The Mystery of the Coming of the Holy Spirit

Today we look at the third Glorious Mystery of the Rosary.

At Pentecost, the Old Testament spring harvest festival, the Church is overwhelmed by the Holy Spirit coming in wind and fire and the harvest of the saints begins. The disciples (including Mary, who was right there in the thick of it) receive the power of the Holy Spirit, and St. Peter, preaching his first sermon to the astonished crowd in Jerusalem, declares of Jesus, “Being therefore exalted at the right hand of God, and having received from the Father the promise of the Holy Spirit, he has poured out this which you see and hear” (Acts 2:33).

It’s worth noting that the “right hand” is the “good” hand in antiquity. It’s the hand that pours out blessing, the hand that holds the scepter, the hand that works, acts, fights. The hand is the locus of action. We do not theorize with our hands, we do things. Jesus, seated at the right hand of the Father, does things. And he empowers us to do things, too—by his Spirit. So when Peter appeals to the crowd at Pentecost he doesn’t tell them God has poured out a concept or an idea; he says that God has poured out “that which you see and hear.” The Catholic faith is still the same today. To be sure, we walk by faith and not by sight. But the fruit of our faith is still visible in the incarnate signs and acts of love we bear to the world. All these are poured out on us from Jesus, at the right hand of God.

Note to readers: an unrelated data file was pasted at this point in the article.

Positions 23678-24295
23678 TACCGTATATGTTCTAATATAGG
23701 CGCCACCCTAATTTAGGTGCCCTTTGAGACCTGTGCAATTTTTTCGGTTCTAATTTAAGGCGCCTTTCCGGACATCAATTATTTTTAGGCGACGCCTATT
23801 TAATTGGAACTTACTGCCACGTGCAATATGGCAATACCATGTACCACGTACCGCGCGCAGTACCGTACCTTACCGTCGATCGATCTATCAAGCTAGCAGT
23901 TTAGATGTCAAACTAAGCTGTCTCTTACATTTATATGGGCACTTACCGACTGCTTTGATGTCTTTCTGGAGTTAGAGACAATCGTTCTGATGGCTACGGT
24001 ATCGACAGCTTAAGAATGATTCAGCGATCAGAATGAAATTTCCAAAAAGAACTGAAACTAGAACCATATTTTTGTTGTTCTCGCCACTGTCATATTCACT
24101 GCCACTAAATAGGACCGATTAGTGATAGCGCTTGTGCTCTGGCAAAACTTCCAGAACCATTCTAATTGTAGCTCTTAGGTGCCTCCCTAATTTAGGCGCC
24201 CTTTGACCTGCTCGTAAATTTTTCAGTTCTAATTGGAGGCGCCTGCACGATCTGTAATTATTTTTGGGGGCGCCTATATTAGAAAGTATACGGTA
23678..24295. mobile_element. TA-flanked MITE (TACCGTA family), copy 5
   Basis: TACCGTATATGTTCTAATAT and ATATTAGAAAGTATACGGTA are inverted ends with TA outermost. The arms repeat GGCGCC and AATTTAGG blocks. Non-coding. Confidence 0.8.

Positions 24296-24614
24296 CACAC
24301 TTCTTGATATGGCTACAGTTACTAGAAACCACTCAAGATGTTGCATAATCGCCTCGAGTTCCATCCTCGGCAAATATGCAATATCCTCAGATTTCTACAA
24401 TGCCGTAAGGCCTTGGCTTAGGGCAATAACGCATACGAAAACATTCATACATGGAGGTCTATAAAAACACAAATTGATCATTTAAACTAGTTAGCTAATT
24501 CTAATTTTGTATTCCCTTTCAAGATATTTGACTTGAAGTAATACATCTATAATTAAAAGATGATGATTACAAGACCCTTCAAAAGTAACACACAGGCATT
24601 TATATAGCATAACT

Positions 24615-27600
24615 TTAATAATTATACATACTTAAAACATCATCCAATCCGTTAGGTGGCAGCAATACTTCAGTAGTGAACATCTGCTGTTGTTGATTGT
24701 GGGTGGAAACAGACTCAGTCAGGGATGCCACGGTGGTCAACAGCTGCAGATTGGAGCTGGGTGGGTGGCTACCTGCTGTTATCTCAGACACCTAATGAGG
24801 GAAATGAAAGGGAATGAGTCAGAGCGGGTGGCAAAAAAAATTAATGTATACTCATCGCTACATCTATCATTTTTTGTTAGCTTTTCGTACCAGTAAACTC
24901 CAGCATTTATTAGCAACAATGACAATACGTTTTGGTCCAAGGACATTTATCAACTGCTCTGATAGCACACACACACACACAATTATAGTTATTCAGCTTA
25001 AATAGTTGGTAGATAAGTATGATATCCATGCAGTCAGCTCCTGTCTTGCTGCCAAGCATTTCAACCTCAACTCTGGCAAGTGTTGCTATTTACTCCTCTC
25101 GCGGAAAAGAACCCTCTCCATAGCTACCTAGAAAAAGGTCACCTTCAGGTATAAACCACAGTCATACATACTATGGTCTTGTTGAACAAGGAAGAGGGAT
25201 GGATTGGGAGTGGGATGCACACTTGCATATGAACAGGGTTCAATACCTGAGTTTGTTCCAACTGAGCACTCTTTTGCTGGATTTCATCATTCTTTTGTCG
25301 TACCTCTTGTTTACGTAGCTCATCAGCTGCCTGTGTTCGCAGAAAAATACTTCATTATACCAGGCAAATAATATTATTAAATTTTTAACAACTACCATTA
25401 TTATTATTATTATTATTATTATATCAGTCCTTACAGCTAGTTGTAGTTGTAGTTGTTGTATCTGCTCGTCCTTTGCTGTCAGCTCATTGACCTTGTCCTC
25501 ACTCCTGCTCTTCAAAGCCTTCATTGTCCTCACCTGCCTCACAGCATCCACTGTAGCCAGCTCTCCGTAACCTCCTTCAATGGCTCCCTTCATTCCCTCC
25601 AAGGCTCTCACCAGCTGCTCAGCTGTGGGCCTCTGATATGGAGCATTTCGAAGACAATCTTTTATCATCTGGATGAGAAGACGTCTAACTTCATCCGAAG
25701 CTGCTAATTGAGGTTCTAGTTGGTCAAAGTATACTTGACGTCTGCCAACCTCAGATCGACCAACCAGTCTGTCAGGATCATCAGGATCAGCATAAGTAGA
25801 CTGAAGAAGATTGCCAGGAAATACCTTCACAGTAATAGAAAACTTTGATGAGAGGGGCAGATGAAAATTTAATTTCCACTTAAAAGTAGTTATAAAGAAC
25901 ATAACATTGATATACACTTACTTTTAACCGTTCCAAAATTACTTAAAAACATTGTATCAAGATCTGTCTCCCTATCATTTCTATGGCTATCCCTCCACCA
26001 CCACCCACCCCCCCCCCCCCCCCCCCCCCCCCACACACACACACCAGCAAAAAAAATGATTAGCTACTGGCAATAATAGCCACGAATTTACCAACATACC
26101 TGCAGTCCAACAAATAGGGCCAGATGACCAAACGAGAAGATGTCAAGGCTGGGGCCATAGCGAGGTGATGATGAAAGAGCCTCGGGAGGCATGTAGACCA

One Response

  1. Thank you for the reminder that Mary was with the disciples at Pentecost. That fact stands in contrast to those of our Protestant friends who think that Mary fades to nothing once she’s delivered Jesus.

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